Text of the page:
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Preparation of Mitotic and Meiotic Metaphase Chromosomes from Young Leaves and Flower Buds of Coccinia grandis    

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Somatic chromosomes are usually studied from the root tip cells of the plants for cytological investigations. In dioecious plant species like Coccinia grandis, it is very difficult to get meristematic root tip cells from the mature plants of the respective sex forms. In this report, young leaves of the respective sexual phenotypes were used as tissue samples for mitotic chromosome analysis. For meiotic preparation, flower buds of appropriate size were selected for chromosomal studies. Following protocols could be effectively used for routine chromosome preparations in other plant species as well.

Keywords: Sex chromosomes, Mitosis, Meiosis, Dioecious, Coccinia grandis

Materials and Reagents

  1. Blotting papers
  2. Glass slides and cover-slips
  3. Specimen tube
  4. 1st, 2nd and 3rd leaf from the shoot apical region for mitotic study
    Note: Young leaves can be harvested from seedlings as well as from mature plants.
  5. Flower buds of 7 and 8 stages for meiotic study
    Note: Assigned according to the length of flower buds.
  6. Saturated solution of para-dichlorobenzene (Sigma-Aldrich, catalog number: D56829 )
    Note: It is also named “1,4-Dichlorobenzene” on Sigma-Aldrich website.
  7. Glacial acetic acid (SRL, catalog number: 85801 )
  8. Hydrochloric Acid (HCl)
  9. Orcein (Sigma-Aldrich, catalog number: O7380 )
  10. Carmine (Sigma-Aldrich, catalog number: C1022 )
  11. Absolute ethanol (99%) (Merck Millipore Corporation, catalog number: 100983 )
  12. 2% w/v aceto-orcein stain (see Recipes)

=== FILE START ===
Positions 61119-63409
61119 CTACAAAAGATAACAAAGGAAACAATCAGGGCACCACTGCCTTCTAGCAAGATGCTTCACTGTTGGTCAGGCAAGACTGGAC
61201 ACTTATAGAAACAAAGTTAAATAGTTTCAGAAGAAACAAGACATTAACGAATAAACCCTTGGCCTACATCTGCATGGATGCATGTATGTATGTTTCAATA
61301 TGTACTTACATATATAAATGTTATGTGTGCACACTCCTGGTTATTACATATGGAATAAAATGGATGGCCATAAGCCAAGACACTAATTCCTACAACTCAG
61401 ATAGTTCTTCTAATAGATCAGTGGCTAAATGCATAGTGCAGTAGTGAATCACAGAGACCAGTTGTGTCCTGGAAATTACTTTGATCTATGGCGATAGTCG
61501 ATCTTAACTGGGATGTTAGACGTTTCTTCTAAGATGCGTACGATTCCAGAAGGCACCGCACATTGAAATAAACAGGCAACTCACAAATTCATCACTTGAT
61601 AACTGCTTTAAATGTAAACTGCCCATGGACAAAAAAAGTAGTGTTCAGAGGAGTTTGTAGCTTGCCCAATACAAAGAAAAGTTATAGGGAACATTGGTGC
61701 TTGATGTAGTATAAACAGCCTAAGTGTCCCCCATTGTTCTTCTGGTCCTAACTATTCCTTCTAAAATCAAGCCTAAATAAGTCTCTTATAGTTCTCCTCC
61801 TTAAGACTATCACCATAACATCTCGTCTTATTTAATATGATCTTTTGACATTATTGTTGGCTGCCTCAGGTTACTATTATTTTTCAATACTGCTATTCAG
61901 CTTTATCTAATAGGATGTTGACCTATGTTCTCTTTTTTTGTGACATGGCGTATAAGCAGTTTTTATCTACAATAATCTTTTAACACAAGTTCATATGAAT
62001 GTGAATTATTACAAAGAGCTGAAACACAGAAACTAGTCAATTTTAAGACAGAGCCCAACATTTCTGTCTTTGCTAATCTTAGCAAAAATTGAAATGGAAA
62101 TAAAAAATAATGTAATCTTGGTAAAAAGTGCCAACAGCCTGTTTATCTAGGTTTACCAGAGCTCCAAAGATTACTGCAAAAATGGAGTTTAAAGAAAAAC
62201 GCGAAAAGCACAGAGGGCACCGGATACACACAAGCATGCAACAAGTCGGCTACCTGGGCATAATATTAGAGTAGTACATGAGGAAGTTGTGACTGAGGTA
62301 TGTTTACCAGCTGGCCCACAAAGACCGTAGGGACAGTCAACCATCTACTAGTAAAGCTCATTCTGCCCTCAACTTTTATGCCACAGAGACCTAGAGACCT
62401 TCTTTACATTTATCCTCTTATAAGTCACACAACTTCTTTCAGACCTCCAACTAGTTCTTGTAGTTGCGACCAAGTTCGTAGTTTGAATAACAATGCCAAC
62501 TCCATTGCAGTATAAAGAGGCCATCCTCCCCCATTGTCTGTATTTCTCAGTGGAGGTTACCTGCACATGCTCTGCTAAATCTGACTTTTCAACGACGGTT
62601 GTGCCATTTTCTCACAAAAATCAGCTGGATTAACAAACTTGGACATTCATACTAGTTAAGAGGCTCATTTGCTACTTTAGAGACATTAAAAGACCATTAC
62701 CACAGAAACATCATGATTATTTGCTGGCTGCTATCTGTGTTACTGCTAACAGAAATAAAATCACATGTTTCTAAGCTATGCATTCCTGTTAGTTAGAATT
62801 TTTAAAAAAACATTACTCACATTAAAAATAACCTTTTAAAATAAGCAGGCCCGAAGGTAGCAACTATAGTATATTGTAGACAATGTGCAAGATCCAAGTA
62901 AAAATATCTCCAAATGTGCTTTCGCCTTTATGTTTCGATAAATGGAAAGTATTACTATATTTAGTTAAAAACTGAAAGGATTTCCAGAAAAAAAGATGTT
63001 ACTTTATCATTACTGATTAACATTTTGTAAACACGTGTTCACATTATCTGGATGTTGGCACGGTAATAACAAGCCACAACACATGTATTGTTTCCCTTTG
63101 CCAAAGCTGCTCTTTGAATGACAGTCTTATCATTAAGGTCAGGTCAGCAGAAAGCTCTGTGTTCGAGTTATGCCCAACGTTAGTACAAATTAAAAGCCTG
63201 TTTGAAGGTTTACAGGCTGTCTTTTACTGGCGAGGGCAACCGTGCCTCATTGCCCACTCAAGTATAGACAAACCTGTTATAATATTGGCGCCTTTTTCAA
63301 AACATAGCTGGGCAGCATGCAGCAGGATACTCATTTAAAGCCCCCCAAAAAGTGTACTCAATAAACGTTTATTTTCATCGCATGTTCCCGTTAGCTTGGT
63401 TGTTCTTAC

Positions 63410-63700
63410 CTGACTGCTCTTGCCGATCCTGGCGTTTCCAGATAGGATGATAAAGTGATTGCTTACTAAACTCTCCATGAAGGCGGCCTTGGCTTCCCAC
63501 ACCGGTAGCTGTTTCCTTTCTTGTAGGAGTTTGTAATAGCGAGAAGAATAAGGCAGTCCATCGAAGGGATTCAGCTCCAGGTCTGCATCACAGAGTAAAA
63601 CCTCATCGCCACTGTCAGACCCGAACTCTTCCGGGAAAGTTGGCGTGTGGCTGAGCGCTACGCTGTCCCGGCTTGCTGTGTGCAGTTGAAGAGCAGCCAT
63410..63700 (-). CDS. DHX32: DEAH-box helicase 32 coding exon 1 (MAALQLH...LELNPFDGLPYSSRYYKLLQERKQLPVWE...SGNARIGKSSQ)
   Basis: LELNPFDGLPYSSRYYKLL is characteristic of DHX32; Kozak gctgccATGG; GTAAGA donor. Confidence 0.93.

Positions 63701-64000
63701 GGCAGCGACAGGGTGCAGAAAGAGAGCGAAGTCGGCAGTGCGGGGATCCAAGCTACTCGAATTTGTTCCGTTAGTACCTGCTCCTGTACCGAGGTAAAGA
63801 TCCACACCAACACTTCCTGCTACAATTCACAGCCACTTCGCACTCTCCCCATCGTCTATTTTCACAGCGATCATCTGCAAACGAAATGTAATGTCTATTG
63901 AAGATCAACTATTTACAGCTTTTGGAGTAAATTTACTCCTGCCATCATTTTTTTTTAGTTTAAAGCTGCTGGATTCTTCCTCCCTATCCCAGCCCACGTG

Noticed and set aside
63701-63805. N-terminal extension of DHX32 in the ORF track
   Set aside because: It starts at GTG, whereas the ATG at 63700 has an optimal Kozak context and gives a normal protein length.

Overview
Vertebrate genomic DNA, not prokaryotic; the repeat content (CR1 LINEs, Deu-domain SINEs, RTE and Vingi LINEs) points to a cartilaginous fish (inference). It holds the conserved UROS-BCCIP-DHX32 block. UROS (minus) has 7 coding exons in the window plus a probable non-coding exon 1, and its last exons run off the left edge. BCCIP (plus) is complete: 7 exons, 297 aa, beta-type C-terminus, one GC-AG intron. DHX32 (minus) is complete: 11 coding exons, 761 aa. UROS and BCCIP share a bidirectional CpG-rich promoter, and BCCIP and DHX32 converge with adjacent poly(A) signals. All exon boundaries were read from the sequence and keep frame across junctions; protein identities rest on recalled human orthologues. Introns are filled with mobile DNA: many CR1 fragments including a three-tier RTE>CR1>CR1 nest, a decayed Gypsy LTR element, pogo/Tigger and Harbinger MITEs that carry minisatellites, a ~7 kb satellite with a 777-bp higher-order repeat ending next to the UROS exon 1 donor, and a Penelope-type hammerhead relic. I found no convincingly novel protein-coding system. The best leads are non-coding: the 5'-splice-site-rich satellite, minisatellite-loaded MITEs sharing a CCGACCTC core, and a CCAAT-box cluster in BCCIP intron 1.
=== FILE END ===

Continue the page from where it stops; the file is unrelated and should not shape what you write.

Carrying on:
13. 1% w/v aceto-carmine stain (see Recipes)


  1. Compound microscope (ZEISS, model: Primo-star )
  2. Refrigerator (household refrigerator having a freezer compartment with sub-zero temperature)


  1. Mitotic metaphase chromosome study (Video 1)

    Video 1. The MS-preparation of mitotic and meiotic metaphase chromosomes

    1. Selected young leaves (Figure 1A) from healthy plants grown in experimental garden were collected at 9-10 AM for pre-treatment.
    2. Only apical region of the young leaves was cut (Figure 1B) and kept in a specimen tube containing cold saturated solution of para-dichlorobenzene for 5 min at 0 °C (in freezer compartment of normal household refrigerator) followed by 6 h pre-treatment at 10-12 °C (in the freeze compartment of normal household refrigerator).
    3. Pre-treated leaf tips were then thoroughly washed with distilled water and fixed in acetic acid: ethanol mixture (1:3) for overnight at room temperature.
    4. Leaf tips were transferred in 45% acetic acid for 15 min and then washed with distilled water, followed by hydrolysis with 5 N HCl for 20 min in refrigerator.
    5. Leaf tips were again thoroughly washed with distilled water and then immersed in 45% acetic acid for 5 min followed by staining with 2% aceto-orcein for overnight.
    6. Leaf tips were then squashed and mounted in 45% acetic acid (by putting a coverslip on leaf tip and applying gradual pressure with thumb in order to spread out the cells) and observed under a microscope.
    7. Photomicrographs were taken with Zeiss primo-star Microscope (any compound microscope can be used having 40x or 100x objective with oil immersion) and suitably enlarged (Figure1 C-E).

      Figure 1. A-B. Tissue samples for mitotic chromosome study in Coccinia grandis; A. 1st, 2nd and 3rd leaves were selected for pre-treatment; B. Only apical regions of young leaves were selected and the basal regions were discarded; C. Mitotic metaphase male plant; D. Female plant; E. Gynomonoecious plant. Scale bar=5 µm

  2. Meiotic metaphase chromosome study